King Richard’s descendants

I guess the whole world knows that King Richard III’s skeleton has been found in Leicester. Two things about it particularly interested me.

The first was that the person  whose drive brought about the discovery, Pippa Langley, turnes out to be an acquiantance of my brother, much to his surprise. The second, of more general application, was the announcement that there was a DNA match between the bones and a descendant of Richard’s sister.

How much DNA counts as a match, I wonder? I ask because if we assume the sister in question to have been born around 1450, we can estimate that there have elapsed perhaps 25 generations leading to the lucky heir. And that means he has 2^25, or 33,554,432 ancestors of that generation. Or to put it another way, statistically it is likely that a majority of the indigenous population of Britain  is also descended from Mary’s sister to the same extent.

Unless, of course,  that particular line kept on marrying their siblings.

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About Jon Garvey

Training in medicine (which was my career), social psychology and theology. Interests in most things, but especially the science-faith interface. The rest of my time, though, is spent writing, playing and recording music.
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6 Responses to King Richard’s descendants

  1. pngarrison says:

    Jon, I think the DNA connection was based on analysis of mitochondrial DNA, since they traced it from his sister. Of course Richard himself has no mito DNA descendants, since it is only passed through the mother. This is typical for ancient DNA analysis, because the increased copy number of mito DNA makes it easier technically to analyze the kind of degraded sample they would get. (There has been some success recently in analyzing Y chromosome markers in ancient DNA, but I gather that it is iffier.) I think the match means that there was an identical or very similar pattern of short tandem repeat markers in the two samples. I say very similar because STRs could have a mutation or two when centuries separate two related samples – the mutation rate at STRs is higher than for single nucleotide variants.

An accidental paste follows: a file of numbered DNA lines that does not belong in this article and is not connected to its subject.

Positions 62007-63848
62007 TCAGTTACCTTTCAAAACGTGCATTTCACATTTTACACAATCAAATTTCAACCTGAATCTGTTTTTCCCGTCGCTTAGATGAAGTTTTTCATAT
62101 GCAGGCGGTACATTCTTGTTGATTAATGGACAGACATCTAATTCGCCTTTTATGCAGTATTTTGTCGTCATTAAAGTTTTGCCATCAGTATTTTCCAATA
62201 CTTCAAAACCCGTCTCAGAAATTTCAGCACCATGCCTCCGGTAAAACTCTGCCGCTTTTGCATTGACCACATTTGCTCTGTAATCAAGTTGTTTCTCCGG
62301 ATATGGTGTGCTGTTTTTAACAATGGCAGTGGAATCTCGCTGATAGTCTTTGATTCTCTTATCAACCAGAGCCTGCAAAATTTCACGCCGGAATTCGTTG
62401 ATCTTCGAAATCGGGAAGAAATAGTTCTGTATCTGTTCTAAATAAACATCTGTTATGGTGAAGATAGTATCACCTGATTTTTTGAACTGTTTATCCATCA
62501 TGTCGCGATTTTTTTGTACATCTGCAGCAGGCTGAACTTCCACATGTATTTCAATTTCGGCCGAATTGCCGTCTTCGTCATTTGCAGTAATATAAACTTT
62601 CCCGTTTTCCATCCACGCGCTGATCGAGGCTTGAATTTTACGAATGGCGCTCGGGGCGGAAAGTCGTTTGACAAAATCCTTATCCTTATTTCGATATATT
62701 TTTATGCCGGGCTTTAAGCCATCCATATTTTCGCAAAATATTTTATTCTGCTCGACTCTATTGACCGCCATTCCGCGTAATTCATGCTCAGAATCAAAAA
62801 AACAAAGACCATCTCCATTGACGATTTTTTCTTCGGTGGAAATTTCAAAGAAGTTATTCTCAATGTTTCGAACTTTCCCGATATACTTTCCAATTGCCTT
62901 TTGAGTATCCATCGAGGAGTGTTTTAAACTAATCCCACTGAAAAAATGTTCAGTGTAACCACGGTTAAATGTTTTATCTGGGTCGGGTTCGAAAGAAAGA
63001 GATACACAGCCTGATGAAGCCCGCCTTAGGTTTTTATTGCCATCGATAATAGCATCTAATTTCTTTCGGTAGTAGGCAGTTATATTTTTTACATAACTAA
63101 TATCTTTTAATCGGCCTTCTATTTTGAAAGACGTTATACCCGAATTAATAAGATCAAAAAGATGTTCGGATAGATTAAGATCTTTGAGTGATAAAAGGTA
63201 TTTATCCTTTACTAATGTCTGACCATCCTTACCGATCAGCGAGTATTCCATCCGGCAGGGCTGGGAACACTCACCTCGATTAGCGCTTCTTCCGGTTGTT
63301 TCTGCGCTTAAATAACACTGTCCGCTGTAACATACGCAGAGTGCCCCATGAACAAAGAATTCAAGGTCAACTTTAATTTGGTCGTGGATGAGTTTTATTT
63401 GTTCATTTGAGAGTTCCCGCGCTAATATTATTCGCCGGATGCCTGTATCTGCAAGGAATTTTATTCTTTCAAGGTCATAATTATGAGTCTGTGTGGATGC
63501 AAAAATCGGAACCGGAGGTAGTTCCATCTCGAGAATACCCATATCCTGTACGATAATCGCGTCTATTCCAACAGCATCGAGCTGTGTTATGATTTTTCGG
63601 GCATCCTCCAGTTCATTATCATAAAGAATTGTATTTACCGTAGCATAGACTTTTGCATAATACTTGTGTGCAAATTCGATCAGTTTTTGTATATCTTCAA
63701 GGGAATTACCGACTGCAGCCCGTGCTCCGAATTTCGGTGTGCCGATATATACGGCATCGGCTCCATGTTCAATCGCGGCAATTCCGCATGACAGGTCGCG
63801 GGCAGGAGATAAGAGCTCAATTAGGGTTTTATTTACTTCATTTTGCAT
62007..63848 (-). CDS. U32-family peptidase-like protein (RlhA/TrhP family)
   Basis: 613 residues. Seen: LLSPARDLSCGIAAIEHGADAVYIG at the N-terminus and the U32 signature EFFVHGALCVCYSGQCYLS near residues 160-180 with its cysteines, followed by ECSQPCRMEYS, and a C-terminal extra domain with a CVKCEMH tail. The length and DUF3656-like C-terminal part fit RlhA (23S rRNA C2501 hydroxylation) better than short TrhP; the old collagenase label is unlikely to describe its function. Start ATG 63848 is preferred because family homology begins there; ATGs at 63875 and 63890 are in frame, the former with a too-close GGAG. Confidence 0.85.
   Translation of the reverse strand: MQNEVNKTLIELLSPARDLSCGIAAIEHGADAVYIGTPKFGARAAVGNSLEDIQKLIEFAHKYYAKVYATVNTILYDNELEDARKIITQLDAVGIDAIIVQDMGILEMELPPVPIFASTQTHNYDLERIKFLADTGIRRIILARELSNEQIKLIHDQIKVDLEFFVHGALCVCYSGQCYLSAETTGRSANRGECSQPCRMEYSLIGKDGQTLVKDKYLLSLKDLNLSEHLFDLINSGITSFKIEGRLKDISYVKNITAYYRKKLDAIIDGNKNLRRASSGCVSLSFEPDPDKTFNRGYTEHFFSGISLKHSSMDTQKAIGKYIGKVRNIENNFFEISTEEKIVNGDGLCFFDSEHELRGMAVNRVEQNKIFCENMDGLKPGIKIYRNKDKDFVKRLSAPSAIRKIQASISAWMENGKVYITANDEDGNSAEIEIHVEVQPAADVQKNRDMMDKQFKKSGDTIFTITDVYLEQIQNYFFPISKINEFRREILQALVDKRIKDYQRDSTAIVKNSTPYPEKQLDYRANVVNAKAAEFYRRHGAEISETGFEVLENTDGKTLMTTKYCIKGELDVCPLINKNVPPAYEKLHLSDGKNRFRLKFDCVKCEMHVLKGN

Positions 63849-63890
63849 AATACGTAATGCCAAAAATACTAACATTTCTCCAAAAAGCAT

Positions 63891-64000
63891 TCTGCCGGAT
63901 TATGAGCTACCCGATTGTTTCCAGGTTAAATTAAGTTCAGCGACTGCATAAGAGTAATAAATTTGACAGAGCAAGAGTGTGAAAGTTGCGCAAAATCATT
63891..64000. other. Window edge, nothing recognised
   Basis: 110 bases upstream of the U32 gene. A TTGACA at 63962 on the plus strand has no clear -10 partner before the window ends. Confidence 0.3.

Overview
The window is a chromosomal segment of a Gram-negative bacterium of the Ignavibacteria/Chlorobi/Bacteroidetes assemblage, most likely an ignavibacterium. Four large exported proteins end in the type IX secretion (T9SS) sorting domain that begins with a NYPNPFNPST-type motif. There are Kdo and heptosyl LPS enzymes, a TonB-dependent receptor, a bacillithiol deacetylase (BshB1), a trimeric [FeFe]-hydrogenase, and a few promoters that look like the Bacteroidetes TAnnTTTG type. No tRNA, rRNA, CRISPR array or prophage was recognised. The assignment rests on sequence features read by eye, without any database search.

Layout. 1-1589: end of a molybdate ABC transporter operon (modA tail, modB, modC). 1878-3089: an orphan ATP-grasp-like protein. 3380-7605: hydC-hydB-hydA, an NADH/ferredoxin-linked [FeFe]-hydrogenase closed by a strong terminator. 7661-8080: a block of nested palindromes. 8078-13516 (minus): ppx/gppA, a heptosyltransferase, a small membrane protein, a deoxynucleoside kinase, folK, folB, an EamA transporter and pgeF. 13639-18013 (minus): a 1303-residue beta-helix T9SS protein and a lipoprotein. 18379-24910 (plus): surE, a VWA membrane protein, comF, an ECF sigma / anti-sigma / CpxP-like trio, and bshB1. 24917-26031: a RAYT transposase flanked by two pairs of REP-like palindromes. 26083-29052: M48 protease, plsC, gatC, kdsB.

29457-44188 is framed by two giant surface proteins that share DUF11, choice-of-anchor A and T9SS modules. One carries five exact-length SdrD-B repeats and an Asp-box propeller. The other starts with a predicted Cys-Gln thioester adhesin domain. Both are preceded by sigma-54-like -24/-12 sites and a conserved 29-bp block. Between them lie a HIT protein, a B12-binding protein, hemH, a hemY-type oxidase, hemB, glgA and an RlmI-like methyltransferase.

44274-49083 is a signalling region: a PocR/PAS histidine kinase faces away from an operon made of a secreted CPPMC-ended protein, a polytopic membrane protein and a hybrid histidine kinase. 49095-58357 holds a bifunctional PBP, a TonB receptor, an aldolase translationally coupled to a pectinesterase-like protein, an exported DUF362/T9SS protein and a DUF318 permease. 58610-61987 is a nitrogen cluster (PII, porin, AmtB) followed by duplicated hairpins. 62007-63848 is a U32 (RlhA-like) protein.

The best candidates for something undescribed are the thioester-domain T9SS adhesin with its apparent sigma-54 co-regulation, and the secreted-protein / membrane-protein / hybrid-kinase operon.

2. Avatar photo Jon Garvey says:

    Thanks, pngarrison, and welcome to the site – though you’re a familiar face from BioLogos.

    I’d wondered if mitochondrial DNA was the marker, but have never been sure of how male offspring relate to its matrilinear transmission. The match was a male descendant – does that mean I have my mother’s mitochondrial DNA, though it’s only inherited through the matrilinear route?

  3. pngarrison says:

    Jon, I broke Rule #1. (“When you don’t really know, keep your mouth shut.”) I have read more about Y chromosome analysis than mitochondrial and I made an unwarranted generalization. STRs on nuclear chromosomes are analyzed for detection of close relationships, as in genetic genealogy, but apparently not in mitochondrial DNA. Everything I see described there is apparently single nucleotide variations or short indels.

  4. pngarrison says:

    Oh, and yes to your question. We males get our mito DNA from our mothers, but we don’t pass it on.

  5. Avatar photo Jon Garvey says:

    If geneticists get it wrong, what hope for the rest of us?!

    I was going to praise the genealogists for managing to trace a distaff line for 550 years – not easy, as I know from experience – even, I suspect if your ancestors are all toffs.

    So are you saying they used mitochondrial DNA but that your detailed description was wrong (which is no big deal to us laypersons) or that they probably made the match from autosomal DNA, in which case my OP may have made a valid point?

    … And thanks for the info. I shall blame my wife for any of my kids’ mitochondrial character faults!

  6. pngarrison says:

    Yes, you are right that that far back one has a huge number of ancestors, but I would guess that the genealogists probably did trace matrilineal descent from Richard’s sister to find the descendent. So mito DNA analysis would be some evidence that they had the right bones. I guess people keep track of descent from a kingly line, despite the fact that after enough generations, it doesn’t really mean much.

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